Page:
Tuesday, Dec.6, 4:30 to 6:30pm, CWAC156

An Interpretation of Yatsuhashi (‘the Eight-plank Bridge’): Space and Memory in Edo Political History

Timon Screech, 

Professor of the History of Art at SOAS, University of London


The Japanese landscape is filled with ‘famous places’, also known as ‘poetic pillows’, meaning sites that figures from the past wrote compellingly about in words that were remembered ever after. Naturally, most sites were near Kyoto, but areas to the East are not entirely devoid of them. Some sites were specific locations, some generic, and others had a specificity that was lost over time.

This talk will be centered on Yatsuhashi, which is in Mikawa, though no one knew quite where. It opens the ‘Decent to the East’ section of the Tales of Ise, which continues with a journey past Shizuoka, over Hakone and to Musashi, Since Musashi was where the Tokugawa family created their shogunate 600 years later, Yatsuhashi acquired special meaning in Edo times.

We will consider the wider meanings of this site, and also of others that the new shogunate sought to associate itself with.

Tuesday, Dec.6, 4:30 to 6:30pm, CWAC156

Persons with concerns regarding accessibility please contact Zhiyan Yang (

Dec.2, Josh Yiu

Friday, Dec.2, 4:30 to 6:30pm, CWAC156

Lui Shou-kwan (1919-1975) and Modern Chinese Art

Josh Yiu, Director of the Art Museum, The Chinese University of Hong Kong


This will be a case study of a marginalized mid-century Chinese artist who pioneered the ink movement that came to be known as ‘contemporary ink’ today.  Born and raised in mainland China, Lui Shou-kwan 呂壽琨(1919-1975) spent most of his adult life in Hong Kong, and his life hardly revolved around the momentous events that shaped the developments of art academies and artists in mainland China.  As modern Chinese art history is largely subsumed within the fabric of political history of modern China, it is understandable that artists outside of mainland China, especially those who were active in Hong Kong and Taiwan, may not sit well in this narrative.  While they are not neglected, they are often portrayed as regional artists in outlying chapters.  Therefore, some of them, including Lui Shou-kwan, have been art historiographically marginalized, even though their work and thinking may be no less progressive than their contemporaries working in the mainland.  My talk will explore Lui’s theoretical thinking that led him to negotiate the classical tradition and Abstract Expressionism, as well as to investigate his unique perspective on contemporary art that was global yet Sino-centric.  The presentation will conclude with the suggestion that the modernism in Chinese art is not–and should not be–simply be defined by visual elements and ‘innovative’ styles.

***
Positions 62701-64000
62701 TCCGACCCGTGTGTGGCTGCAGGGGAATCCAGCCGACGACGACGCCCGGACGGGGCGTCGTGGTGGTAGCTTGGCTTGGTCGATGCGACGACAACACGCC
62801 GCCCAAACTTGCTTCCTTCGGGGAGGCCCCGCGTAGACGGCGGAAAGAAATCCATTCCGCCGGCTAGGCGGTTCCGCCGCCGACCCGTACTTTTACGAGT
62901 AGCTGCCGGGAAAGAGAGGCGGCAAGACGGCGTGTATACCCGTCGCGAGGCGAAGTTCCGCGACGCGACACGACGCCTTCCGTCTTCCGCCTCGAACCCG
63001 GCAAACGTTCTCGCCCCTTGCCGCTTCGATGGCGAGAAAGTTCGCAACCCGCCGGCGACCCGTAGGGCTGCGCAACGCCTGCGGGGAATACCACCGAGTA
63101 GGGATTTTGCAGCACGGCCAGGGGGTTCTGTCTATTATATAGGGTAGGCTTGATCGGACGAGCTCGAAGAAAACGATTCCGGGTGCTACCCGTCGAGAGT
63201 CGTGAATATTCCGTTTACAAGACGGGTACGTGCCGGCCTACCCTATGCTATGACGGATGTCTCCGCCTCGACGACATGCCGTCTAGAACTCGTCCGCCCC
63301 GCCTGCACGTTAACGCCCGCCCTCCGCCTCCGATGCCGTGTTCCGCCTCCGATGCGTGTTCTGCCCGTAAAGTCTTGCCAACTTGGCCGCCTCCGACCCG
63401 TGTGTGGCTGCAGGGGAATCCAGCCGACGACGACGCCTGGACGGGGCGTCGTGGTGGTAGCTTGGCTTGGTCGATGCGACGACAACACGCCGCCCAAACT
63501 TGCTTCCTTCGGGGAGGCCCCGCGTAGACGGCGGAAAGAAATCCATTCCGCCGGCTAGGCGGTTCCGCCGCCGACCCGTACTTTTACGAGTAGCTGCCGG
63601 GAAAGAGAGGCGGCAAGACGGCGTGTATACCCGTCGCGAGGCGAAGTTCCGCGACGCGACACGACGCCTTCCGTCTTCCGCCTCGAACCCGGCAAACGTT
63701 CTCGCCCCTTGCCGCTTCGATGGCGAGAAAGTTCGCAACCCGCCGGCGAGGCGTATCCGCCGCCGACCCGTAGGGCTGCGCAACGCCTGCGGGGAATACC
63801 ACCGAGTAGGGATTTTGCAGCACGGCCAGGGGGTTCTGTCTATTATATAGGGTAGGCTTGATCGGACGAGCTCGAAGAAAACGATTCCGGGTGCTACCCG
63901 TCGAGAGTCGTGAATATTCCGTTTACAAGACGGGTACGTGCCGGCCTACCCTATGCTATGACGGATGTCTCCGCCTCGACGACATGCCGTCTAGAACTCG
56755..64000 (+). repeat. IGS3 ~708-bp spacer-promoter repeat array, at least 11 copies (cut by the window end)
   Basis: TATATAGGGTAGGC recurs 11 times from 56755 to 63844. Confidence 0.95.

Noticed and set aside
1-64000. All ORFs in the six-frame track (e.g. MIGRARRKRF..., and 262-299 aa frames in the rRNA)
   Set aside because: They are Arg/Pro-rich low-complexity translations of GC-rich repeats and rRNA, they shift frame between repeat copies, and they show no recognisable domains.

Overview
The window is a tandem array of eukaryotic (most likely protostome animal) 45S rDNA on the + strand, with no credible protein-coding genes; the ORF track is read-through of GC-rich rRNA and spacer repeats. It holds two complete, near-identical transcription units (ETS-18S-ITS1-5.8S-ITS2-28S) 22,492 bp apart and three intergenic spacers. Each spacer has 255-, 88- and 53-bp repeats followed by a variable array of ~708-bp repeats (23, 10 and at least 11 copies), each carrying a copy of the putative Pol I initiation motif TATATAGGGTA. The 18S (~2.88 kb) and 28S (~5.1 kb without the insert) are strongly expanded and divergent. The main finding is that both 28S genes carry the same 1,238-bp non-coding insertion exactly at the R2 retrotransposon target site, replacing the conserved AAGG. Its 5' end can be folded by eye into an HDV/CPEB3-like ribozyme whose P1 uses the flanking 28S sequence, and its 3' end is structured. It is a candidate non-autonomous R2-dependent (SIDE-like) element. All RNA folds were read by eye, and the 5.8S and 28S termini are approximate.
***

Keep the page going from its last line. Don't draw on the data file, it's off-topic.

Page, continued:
Friday, Dec. 2, 4:30 to 6:30pm, CWAC156

Persons with concerns regarding accessibility please contact Yunfei Shao( or Zhiyan Yang (

Nov.18, Zhenru Zhou

Friday, November.18, 4:30 to 6:30pm, CWAC156

Recarving the Dunhuang Grottoes: A study on the roles of architecture in the process of copying Buddhist Pure Land landscapes

Zhenru Zhou, Ph.D. Student, Art History, University of Chicago


This project focuses on the roles of Chinese Buddhist architecture in the process of image-making, which may exist beyond the boundaries of media, regions and eras. Based on a close formal reading of the Contemplation Sutra painting on the north wall of Mogao Cave 172 (705-770 AD) – one of the best-known Western Paradise depictions among the Dunhuang murals – the study reveals key parallels between the imaginary Chinese Buddhist architecture and the imitative Pure Land landscapes. A theoretical reconstruction of the Pure Land architecture in the painting’s main scene interprets the viewing experience of the painting, wherein the representational techniques enhance the engagement of the viewers. An integrated installation then explores how architecture evokes viewers’ imagination of a Buddhist utopia by using multiple light sources and scaled spaces, in view of the narrative and instructional functions of the side paintings.

Friday, November.18, 4:30 to 6:30pm, CWAC156

Persons with concerns regarding accessibility please contact Yunfei Shao( or Zhiyan Yang (

Nov.11, Dongshan Zhang

Friday, November.11, 4:30 to 6:30pm, CWAC156

Word and Body, Dharani and the Buried: Tang Amulets and Liao Coffins

Dongshan Zhang,

Ph.D. Student, Art History, University of Chicago

There are a few different Chinese transliterations/translations of the word Dharani, including tuoluoni陀羅尼, ming明, zhou咒, miyu密語, and zhenyan真言. As incantations or spells, the dharani-s written in Chinese script are not sentences that conform to grammar. Nor is their religious efficacy achieved through the Buddhists’ grasping of their literal meaning. As the Liao-dynasty monk Daochen explains in xianmi yuantong chengfo xinyao ji (The Compendium of Essential Matters for the Heart of Unifying the Revealing and the Secret regarding Becoming Buddha):
“…that is why people say that zhou are the secret laws of buddhas. They transmit between buddhas and do not communicate to others. (Therefore, as ordinary people, we) should only recite and uphold them, and need not to scrape through the meaning. ”
In this light, as words, the form of dharani is more important than the textual content. There are two ways to understand the form of dharani. Firstly, as spoken words, people would generate sound when they recite dharani-s. The Chinese translations of dharani, zhenyan, or miyu, clearly show how essential the auditory form is to dharani. However, due to the elaborate work done on this by many scholars, I will not spend much time in this regard. My focus is the form in the other sense: as written words, the visual forms that dharani presents.